"I was excited and really humbled to be invited to play with the U20 National Team," Badr said proudly. "It is a great honor to represent my country. I feel as though I have a lot to offer and happy to be able to rejoin the national team program. My goal is to become a key member of the U-20 national team and ultimately help our country win U-20 World Cup in Columbia. The 2012 Olympics are also coming up and that too is a goal of mine."

Badr will enter into his first U20 national team camp being unfamiliar with most of his teammates. He recalled how he watched Rongen's 2007 U20 team play attractive soccer with the likes of Freddy Adu, Jozy Altidore and Michael Bradley leading the way.

Badr feels optimistic that that Rongen can produce similar results with this current group of players; many of whom are playing professionally in Europe.

For now, however, Badr is happy to once again be part of the US program and donning the US jersey is something that he takes great pride in doing.

"I think it is very important to me," Badr concluded. "Playing for the national team has always been a big part of my life and it really was what got my career started and helped me get to the level where I am today. I have always wanted to go back to that and represent my country on the world stage. It is always a great feeling to put on the crest. While playing abroad, you see lots of players who play for their country so you want to also be doing the same team for your own country. "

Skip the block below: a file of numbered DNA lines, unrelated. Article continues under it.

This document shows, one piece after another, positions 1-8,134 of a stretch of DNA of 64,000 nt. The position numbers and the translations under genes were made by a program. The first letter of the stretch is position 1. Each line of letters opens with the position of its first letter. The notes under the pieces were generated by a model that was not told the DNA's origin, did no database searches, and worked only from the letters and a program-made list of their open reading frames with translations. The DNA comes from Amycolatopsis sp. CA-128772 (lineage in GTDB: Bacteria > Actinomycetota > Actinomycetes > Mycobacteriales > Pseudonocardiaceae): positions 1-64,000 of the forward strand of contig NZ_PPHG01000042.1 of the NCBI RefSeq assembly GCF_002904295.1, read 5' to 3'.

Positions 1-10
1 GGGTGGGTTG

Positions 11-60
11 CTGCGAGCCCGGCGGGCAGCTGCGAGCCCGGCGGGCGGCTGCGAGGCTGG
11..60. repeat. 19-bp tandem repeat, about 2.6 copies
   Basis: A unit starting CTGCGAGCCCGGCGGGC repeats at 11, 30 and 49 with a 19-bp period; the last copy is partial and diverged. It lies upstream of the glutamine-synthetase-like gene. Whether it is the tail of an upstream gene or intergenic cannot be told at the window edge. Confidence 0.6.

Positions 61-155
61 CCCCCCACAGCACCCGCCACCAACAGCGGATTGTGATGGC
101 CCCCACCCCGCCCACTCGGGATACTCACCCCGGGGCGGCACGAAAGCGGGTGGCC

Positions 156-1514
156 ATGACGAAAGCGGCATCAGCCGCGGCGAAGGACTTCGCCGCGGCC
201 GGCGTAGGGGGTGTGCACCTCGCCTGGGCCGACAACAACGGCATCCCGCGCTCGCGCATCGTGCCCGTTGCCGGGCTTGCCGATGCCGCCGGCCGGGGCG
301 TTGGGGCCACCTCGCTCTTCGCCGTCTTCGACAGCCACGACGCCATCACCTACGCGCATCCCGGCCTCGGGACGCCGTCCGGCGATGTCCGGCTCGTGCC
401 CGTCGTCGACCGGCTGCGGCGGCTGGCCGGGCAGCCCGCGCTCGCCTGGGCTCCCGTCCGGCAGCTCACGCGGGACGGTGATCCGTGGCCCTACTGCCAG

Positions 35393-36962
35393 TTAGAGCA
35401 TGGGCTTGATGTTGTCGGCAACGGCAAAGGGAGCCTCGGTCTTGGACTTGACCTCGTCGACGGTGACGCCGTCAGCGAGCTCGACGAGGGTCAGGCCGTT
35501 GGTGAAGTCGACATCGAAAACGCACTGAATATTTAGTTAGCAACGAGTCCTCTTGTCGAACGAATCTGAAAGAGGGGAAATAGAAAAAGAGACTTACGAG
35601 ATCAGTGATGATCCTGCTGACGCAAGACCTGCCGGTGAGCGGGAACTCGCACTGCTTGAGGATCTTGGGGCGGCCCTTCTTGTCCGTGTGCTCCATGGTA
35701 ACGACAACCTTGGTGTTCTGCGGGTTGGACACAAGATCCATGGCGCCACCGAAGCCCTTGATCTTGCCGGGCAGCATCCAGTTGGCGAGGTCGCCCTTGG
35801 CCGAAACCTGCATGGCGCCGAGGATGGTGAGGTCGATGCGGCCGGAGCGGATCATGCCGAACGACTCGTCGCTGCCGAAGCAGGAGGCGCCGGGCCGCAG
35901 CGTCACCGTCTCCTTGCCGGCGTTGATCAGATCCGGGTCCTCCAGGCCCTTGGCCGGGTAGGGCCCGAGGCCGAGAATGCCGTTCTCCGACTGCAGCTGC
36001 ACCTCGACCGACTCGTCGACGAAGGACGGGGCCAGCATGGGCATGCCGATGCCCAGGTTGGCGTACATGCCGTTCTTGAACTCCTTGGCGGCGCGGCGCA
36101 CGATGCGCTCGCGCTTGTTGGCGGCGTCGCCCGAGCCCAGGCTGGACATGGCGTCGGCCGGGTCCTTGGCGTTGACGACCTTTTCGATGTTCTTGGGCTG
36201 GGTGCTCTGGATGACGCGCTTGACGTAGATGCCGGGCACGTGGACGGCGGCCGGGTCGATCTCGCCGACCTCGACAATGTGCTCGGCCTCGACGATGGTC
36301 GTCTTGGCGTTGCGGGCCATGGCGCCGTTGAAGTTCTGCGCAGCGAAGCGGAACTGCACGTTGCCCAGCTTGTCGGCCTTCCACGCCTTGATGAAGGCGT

Corvus
Friday April 15, 2011 1:32 am
Keepers potentially have longer careers than any other position in football. No rush Sammy! Soak it all up... your time will come. I'll be pulling for you
Ahmed
Thursday May 27, 2010 12:51 pm
Samir actually used to be with the DC United Academy. He's a great athlete, and has even better knowledge of the game. Good for him!
Thomas M.
Wednesday May 19, 2010 9:29 am
The more he plays, the better he will get. I'm rooting for him and hope he can at least get on the third string.
pino
Friday May 7, 2010 2:48 am
If he stayed and played in the MLS he could be starting right now. Bill Hamid is the same age and got his first start just last week. Only way to get better is by playing.
Eric
Thursday May 6, 2010 8:47 pm
With a first team goalie like Helton i think his time will come.
Dan
Thursday May 6, 2010 6:38 pm
Well in, Sammy! I'm from Reston, VA. Love to see guys like Badr and Bill Hamid making their way in professional football, carrying on the US MNT pedigree in goal. Feels great.
Carlos
Thursday May 6, 2010 5:47 pm
This is truly amazing. We'll be rooting for you. Hopefully Badr can crack at least third string for the first team.
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A big question for U.S. fans heading into the World Cup is surely on Jozy Altidore and just what is plaguing the young striker at Sunderland.